Best metal bands 1990s
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10. Blind Guardian

Founded in the mid-1980s, Blind Guardian were quite influential in the development of both power and speed metal. The band was originally called Lucifer’s Heritage, but prior to releasing their first album they chose a name change to avoid being associated with Satanism and black metal. The band has had quite a few lineup changes, but despite the tumultuous path, their music (which draws influence from fantasy works and cultural epics) was an important part of the 1990s scene.

 

9. Sepultura

One of the few metal groups from Brazil to ever break out worldwide, Sepultura helped to form the groove metal sub genre in the early 1990s. Their experimental sound in their later career has drawn from alternative, industrial, world music, and punk. Sepultura was initially founded by two brothers, Max and Igor Cavalera, but the pair had both departed by 2006, leaving the band in the hands of their colleagues. At this point, they are still together, but no original members remain in the lineup.

 

8. Children of Bodom

One of what will be several Scandinavian bands to appear on this list, Children of Bodom are from Espoo, Finland. Their sound ranges from thrash to melodic death metal, and while they are modestly popular across the world, they are one of the best selling artists in history in their home country Finland. The band finished their last album in 2015, and were still together playing tour dates as recently as 2016.

 

7. Tool

Yet another 1990s group that blended alt-rock with metal, Tool came out with a heavier sound that appealed to the youth of the 1990s. The experimental sound of Ænima was a marked departure from both the Nirvana-sounding grunge/rock bands, as well as the various Metallica knock offs that were all floundering to find a place in the 1990s metal scene. The only thing preventing Tool from holding a higher position on this list is that at times it is hard to consider them a true metal band, and to most, they are considered hard rock nowadays.

 

6. Korn

Korn may be remembered for many things, which does happen to include being the metal band that incorporated bagpipes into their sound. It was fusions such as these, which also drew from grunge, hip hop, and even funk, that laid the foundation for the nu metal genre which Korn helmed. The group’s unique sound and lyrics found appeal with a mainstream audience in the 1990s, reaching the top 10 in the Billboard charts 12 times. The industry also recognized the revolutionary style of Korn, seeing them earn seven GRAMMY nominations, and taking home two of the prestigious awards.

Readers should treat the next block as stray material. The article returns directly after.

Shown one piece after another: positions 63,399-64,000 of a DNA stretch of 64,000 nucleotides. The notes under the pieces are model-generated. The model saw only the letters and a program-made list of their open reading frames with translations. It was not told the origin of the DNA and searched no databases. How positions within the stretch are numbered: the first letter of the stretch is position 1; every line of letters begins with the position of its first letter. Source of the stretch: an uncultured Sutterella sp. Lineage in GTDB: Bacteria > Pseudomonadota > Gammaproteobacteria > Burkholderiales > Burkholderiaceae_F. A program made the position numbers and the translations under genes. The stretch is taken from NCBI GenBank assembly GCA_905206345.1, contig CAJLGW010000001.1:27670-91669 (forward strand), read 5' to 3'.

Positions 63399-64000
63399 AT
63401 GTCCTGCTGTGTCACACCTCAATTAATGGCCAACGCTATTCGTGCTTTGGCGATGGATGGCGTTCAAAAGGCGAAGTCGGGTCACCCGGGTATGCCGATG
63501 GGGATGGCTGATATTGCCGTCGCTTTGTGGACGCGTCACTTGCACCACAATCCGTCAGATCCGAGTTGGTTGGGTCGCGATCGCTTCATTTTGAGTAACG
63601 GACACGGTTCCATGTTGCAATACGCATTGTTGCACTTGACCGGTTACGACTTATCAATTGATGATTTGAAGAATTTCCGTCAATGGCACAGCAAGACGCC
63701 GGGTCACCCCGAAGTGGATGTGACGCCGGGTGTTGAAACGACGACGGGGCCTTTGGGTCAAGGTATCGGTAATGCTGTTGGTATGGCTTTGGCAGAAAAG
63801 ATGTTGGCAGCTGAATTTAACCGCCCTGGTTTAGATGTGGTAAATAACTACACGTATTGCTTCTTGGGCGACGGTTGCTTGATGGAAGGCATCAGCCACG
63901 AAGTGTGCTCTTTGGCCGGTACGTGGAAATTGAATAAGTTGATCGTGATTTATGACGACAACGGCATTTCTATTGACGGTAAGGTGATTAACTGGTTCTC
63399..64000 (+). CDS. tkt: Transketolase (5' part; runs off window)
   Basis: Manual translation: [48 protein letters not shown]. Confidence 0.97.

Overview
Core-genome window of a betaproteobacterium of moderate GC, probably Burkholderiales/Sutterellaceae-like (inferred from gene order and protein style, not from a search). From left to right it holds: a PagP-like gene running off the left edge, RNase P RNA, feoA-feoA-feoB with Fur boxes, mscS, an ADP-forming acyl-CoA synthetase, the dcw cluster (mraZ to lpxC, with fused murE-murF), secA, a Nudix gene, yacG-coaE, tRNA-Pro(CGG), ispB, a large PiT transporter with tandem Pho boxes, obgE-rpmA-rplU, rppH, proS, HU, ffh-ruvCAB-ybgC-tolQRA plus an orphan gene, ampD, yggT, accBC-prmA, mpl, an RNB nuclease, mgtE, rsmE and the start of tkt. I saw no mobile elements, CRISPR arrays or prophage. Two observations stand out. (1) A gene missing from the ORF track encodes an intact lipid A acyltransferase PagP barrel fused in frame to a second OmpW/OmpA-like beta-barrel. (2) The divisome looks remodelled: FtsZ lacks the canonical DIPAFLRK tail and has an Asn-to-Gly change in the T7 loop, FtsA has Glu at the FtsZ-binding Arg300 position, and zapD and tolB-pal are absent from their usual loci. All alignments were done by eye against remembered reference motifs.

5. Alice In Chains

Emerging on the cusp of pre-grunge era Seattle, Alice In Chains merged rock with metal to place themselves in an interesting position. While more harmonic than many of their peers in the metal genre, but too heavy to fit in with the likes of Nirvana, Alice In Chains define what made 1990s metal distinct from the generations before it. By making the content of metal more accessible to fans who would be scared off by thrash, the group was able to appeal to a wider audience, making them an important piece of metal history.

 

4. Amon Amarth

The Swedish death metal band with a unique name, Amon Amarth were inspired by content from author J.R.R. Tolkien’s Lord of the Rings series. The band covers distinctively Scandinavian topics - vikings, myths, etc. - that have led to them developing what is actually a new sub genre: Viking metal. Amon Amath’s melodic sound and intertwining of lore have made them an important part of the developing 1990s metal scene.

 

3. Opeth

One of the more melodic metal acts of the 1990s, Opeth came from Stockholm, Sweden and have remained driven by Mikael Åkerfeldt, despite many lineup changes. The band’s sound combined folk, classical, jazz, and blues, a rarity amongst metal in a generation that was mainly drawing from rap. Opeth’s compositions are often quite long, and include the frequent dynamic shifts that came from their jazz influence. It was through their music alone that Opeth gained popularity, leaving behind the shock value of some of the other artists of the 1990s and 2000s; in fact, Opeth did not even tour for the first time until 2001 in support of their fifth album Blackwater Park. In 2016, the group announced a new album, marking them still in the contemporary. 

 

2. Marilyn Manson

Originally formed by frontman Brian Hugh Warner and guitarist Daisy Berkowitz, Marilyn Manson has morphed more into the image of one man, but started out as a band. Merging the names of Marilyn Monroe and Charles Manson to create a shocking musical act. The group was known for their outlandish stage image with makeup and costumes, going for a shock value aspect that led many parents to call for banning Marilyn Manson, while the kids wanted even more. Writing about anti-establishment topics such as sex, drugs and even violence, Marilyn Manson found their footing through controversy. None of that kept them from reaching platinum status on albums such as Antichrist Superstar and Mechanical Animals, leaving Marilyn Manson, both the man and the band, as one of the iconic images of the 1990s.

 

1. Pantera

Founded in the seemingly unsuspecting town of Arlington, Texas, Pantera was initially a glam metal band. Rethinking those roots as the thrash metal scene grew around them, Pantera ditched the spandex and big hair and went out there as a bunch of regular guys playing metal. Their success kept them on the road and in the spotlight until they imploded due to internal issues, and were permanently silenced after the unfortunate demise of guitarist Dimebag Darrell in 2004. Pantera remains today one of the most influential metal bands of their generation, having inspired many more generations to come long after they were gone.